Marie Osmond on finding solace in music: I'll stop working when I die

Marie Osmond may have enjoyed a lasting music career, but she didn’t always feel confident about herself.

“When I was 15, a producer told me I was an embarrassment to my family and that I needed to keep food out of my fat face; that 260 people could lose their jobs because I was getting fat and ugly,” the 57-year-old revealed during a recent appearance during “Conversations With Norm Q&A” with columnist Norm Clarke in Las Vegas.

“I was working 18-hour days six or seven days a week, and when I wasn’t doing shows, I was in the recording studio,” she added. “My life was pretty much mapped out for me 24/7.”

Despite her blossoming career, Osmond was troubled by her personal life. At age 25, she divorced her first husband and found herself struggling as a single parent.

“I had a child, I was a single mother, and I didn’t know if I could feed [my son] or pay my rent,” she said. “I realized I was now emotionally damaged enough to genuinely sing country music!”

But Osmond’s woes didn’t end there. In 2011, her son Michael committed suicide at age 18 after a lifelong battle with depression.

“If I didn’t have my faith in God, I don’t know how I could survive,” she told ET in 2014. “There’s not a day that goes by where you know, people say, ‘Does it get easier?’ No. Does God give you respite? Absolutely… it’s a month of great reflection, love. He’s still a very big part of my family.”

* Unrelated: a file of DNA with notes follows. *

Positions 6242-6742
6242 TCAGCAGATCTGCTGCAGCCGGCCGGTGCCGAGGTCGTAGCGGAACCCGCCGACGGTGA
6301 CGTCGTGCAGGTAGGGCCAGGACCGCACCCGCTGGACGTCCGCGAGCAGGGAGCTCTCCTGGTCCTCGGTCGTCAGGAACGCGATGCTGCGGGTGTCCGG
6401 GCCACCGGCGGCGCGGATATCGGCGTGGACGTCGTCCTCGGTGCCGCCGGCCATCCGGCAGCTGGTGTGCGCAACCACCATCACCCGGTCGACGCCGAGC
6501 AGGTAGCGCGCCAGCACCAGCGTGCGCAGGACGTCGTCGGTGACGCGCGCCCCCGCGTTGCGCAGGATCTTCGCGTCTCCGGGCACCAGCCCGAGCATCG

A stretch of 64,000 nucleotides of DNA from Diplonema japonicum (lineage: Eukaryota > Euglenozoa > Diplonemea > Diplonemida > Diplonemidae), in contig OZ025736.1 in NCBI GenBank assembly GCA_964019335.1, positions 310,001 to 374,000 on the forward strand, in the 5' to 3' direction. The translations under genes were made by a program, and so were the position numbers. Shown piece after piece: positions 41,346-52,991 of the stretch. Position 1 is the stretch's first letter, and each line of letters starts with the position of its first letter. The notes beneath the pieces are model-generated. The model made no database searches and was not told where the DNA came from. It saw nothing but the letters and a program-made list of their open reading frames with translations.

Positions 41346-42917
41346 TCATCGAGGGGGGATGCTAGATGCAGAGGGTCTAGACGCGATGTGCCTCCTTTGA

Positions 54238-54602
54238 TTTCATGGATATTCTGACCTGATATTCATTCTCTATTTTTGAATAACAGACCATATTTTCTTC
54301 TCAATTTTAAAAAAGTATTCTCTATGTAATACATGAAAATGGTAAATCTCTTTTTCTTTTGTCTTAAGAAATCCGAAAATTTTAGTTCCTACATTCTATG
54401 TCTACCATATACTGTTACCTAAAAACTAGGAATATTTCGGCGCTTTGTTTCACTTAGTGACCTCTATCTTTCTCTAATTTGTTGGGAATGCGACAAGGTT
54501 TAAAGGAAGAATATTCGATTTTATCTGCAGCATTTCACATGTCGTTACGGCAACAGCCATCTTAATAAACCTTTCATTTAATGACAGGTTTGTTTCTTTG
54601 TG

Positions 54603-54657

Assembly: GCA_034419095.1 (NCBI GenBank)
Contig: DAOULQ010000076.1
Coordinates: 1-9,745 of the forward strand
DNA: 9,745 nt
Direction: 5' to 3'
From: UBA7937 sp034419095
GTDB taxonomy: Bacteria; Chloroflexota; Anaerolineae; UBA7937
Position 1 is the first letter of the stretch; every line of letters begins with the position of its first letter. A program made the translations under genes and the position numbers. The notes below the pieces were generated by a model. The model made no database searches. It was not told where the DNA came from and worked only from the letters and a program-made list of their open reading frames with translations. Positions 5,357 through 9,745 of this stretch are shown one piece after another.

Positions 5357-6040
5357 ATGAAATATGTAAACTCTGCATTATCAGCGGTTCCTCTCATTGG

The mother of eight admitted there were times when she didn’t have a will to live.

“Five times I almost drove my car off a cliff because I truly believed everyone would be better off without me, [but] I’m a fighter,” she said. “[I’m] in a good place now… [being a mother] is the greatest job I’ve had. I’m so proud of my children. I’m so in love with them all.”

Osmond continues to find solace in music and performing for her fans, which is why she has zero plans to slow down anytime soon.

“[I’ll stop working] when I die!” she said. “In 50 years, people aren’t going to know who I am, but my children will and my grandchildren will, and that’s what’s important."